Top trends in mountain home building (sponsored)
by Leo Wolfson, brought to you by Breckenridge Building Center
Style or functionality? It’s a question that many home builders must face in their road to building the perfect mountain home. Sure, that stone facade looks elegantly quaint, but is it worth the cost? That siding might not be gorgeous, but some say it provides the best savings. These are some of the many thoughts and questions that future homeowners face in their search for the perfectly constructed home. Here are some of the best construction practices and materials that are trending right now in the mountains.
Sheathing — an extra layer of boards or other wood used as reinforcement to outer studs, joists and rafters — provides additional strength for the structure and an additional level of protection from outside elements. Half-inch thick structural sheathing usually gets the jobs done, but thicker models are also available.
“It makes your house tighter and more secured and better insulated, and stops the bridging from the cold or the heat transferring from the start into the home. That’s something you’ll never see when your house is completed; you’ll just appreciate it,” said Arnie Surdyk of Double Diamond Property.
Sheathing can also be used for insulation in the form of rigid foam and cellulose-fiber panels. These can be attached to the framework of the house or structural sheathing. Consult your homebuilder for the best type and location for your home.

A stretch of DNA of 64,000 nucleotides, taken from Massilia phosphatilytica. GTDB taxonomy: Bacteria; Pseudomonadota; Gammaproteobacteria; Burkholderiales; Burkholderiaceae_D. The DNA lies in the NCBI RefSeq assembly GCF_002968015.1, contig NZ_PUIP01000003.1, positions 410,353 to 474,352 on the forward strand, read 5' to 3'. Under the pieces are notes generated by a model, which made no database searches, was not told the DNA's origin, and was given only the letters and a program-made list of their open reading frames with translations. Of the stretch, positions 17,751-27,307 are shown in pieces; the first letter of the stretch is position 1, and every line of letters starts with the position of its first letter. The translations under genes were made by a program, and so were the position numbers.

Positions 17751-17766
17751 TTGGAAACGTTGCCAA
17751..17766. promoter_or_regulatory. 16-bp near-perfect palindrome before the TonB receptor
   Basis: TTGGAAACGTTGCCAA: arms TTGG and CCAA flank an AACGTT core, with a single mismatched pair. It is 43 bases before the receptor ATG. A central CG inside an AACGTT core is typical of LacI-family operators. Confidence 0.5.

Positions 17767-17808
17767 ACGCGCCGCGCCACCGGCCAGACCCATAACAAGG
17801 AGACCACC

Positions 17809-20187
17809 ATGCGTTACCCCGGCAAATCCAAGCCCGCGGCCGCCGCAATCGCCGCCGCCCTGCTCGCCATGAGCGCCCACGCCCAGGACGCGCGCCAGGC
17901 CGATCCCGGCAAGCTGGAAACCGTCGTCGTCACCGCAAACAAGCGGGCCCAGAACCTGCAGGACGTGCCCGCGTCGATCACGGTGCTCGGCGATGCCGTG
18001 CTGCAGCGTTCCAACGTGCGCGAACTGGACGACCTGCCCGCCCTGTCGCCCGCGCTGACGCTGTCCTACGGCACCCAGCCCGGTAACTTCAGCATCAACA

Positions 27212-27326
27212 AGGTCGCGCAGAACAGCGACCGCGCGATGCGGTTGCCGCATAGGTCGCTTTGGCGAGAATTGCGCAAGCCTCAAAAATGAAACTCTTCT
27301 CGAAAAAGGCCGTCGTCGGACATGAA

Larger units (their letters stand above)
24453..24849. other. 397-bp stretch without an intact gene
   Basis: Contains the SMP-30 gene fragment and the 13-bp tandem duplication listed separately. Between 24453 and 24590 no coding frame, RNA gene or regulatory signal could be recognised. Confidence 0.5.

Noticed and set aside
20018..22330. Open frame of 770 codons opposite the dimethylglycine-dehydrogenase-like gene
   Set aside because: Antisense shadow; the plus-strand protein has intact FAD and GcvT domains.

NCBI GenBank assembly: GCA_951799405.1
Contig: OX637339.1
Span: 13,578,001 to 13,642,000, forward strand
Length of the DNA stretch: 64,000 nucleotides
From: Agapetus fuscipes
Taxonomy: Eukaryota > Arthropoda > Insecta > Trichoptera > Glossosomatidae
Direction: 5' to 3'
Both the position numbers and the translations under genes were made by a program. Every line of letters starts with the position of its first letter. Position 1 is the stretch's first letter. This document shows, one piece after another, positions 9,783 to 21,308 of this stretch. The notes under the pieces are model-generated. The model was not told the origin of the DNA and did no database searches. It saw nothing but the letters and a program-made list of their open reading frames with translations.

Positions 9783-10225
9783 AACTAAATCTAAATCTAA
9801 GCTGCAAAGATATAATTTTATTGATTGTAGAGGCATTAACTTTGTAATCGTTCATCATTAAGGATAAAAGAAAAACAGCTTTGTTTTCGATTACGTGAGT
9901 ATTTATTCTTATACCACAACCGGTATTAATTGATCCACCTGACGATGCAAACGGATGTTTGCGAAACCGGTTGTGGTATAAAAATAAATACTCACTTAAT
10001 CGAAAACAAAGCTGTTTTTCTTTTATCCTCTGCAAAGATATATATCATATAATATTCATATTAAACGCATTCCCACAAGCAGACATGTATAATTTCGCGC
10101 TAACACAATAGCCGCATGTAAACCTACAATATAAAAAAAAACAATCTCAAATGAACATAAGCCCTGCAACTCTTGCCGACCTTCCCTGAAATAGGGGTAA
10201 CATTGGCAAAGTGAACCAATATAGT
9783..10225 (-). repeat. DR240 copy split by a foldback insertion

Cedar: Contains protective tannins that help the wood excel in the extreme High Country climate. It looks great and is reliable, but also is more expensive.
Spruce & Fir: These types of woods won’t do in humid parts of the country, but they perform well in Summit County thanks to the incredibly dry climate. Although it’s not exactly attention grabbing, fir is a common choice for siding because it costs less.
Pine: Most popular for log cabin-style homes as it provides a rich, “mountain modern” look.
Beetlekill Pine: Although it’s less dependable structurally, beetlekill wood is some of the most economical wood on the market.
Building With Stone
In the early days of construction in Summit County, river rock was most commonly used. Now, “mountain-modern” — a trending theme of sleek lines, flashy exteriors and environmentally friendly products — has become more prevalent for High Country home development. Along with that movement, Chris Renner of Pinnacle Mountain Homes has seen a much wider array of stones and boulders being used.
“We’ve used everything from limestone to granite — that’s a pretty wide breadth of stone. Limestone being a soft, chalky material. Granite, being obviously one of the most dense stone materials. They’re going to perform the same on the exterior; it really comes down to style,” explained Renner.
Chopped or rectangular-cut stones are also popular, providing a buttress-like feel to your mountain castle.
“The purpose of using stone is to keep the elements on the outside of the home and it lasts longer; it’s more durable, it doesn’t need to be stained or maintained, but it’s more expensive,” said Renner.
Stone is typically twice the cost of your typical wood siding, so if you want your house to have the rocks, you’ll have to pay the cost.
Eco-friendly construction practices have been gaining great traction in home development over the past decade, especially in the High Country. Most construction in Summit County utilizes natural materials per requirement by the majority of homeowners associations. Using recycled barn wood is a growing practice, as is mining stones from the building site to be used in the design of the house. This eliminates the environmental cost of having to truck rocks in. Consult your builder for other environmentally friendly construction procedures that often add little additional cost.
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